Thomas Cole, The Architect’s Dream, 1840. Oil on canvas, 53 x 84 1/16 in. Toledo Museum of Art.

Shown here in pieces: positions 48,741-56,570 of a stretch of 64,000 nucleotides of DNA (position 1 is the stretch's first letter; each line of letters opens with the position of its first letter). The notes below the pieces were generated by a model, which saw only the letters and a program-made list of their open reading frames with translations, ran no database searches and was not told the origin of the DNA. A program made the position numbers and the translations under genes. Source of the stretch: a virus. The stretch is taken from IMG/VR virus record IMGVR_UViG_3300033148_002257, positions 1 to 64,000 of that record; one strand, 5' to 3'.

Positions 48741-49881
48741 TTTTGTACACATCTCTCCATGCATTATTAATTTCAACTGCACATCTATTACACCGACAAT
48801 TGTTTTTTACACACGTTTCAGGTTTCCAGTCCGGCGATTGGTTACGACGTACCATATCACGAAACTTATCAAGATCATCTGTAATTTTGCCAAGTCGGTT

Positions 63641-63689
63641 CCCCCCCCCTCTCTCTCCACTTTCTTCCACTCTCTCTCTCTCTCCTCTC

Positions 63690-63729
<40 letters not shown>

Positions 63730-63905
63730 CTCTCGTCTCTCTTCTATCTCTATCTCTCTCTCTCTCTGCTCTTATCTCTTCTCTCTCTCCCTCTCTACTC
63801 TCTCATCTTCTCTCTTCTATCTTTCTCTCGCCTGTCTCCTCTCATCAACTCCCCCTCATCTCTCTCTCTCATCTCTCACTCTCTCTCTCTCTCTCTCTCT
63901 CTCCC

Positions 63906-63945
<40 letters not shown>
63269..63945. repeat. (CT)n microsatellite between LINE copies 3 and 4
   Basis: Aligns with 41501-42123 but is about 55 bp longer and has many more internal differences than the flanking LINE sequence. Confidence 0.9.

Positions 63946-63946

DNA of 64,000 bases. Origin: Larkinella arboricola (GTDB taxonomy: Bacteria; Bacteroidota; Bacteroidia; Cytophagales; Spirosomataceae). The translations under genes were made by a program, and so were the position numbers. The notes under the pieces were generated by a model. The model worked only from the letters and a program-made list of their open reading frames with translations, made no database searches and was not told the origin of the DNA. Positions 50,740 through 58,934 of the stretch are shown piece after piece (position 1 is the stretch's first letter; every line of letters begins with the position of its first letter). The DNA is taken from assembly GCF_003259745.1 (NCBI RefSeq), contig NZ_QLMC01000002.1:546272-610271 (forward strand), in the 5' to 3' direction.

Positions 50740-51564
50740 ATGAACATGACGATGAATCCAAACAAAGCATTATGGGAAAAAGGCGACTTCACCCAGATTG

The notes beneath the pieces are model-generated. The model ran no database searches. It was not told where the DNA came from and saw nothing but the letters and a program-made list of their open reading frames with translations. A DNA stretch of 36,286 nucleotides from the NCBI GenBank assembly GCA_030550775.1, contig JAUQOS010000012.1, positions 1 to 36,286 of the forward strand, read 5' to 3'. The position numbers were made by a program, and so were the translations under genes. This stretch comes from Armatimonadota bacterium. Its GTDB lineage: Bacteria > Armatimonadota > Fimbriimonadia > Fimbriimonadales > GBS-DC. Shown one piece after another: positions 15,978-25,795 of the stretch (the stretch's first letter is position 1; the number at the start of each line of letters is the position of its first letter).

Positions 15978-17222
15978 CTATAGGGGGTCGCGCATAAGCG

“For architecture to arrive at the perfection which we see in the best examples of Greece, Ages of expression and thought must have been necessary [for] the human mind [to] have traveled by slow degrees from the rude column of unknown stone such as formed the druidical structures through the stupendous portals of Egyptian Art to unsurpassed beauty of the Grecian Temple…Roman architecture is but depraved Greek. The forms are borrowed but the spirit was lost & it became more and more rude until it sank to the uncouth incongruities of what are called the dark ages… [Gothic] Architecture aspires to something beyond finite perfection[.] It leaves the philosophic completion of Grecian Art when all is finished to the eye and touch and appeals to the imagination. Partaking of the Genius of Christianity it opens a world beyond the visible in which we dwell…All is lofty, aspiring and mysterious. Its towers and pinnacles climb toward the clouds like airy fabricks. Ever hovering on the verge of the impossible, on it the mind does not dwell with satisfied delight, but takes wing & soars into an imaginary world. The longings, the imaginings, the lofty aspirations of Christianity have found expression in stone” – Thomas Cole, “Letter to the Publick on the Subject of Architecture,” late 1830’s, NYSL; quoted in Parry, The Art of Thomas Cole, Explore Thomas Cole.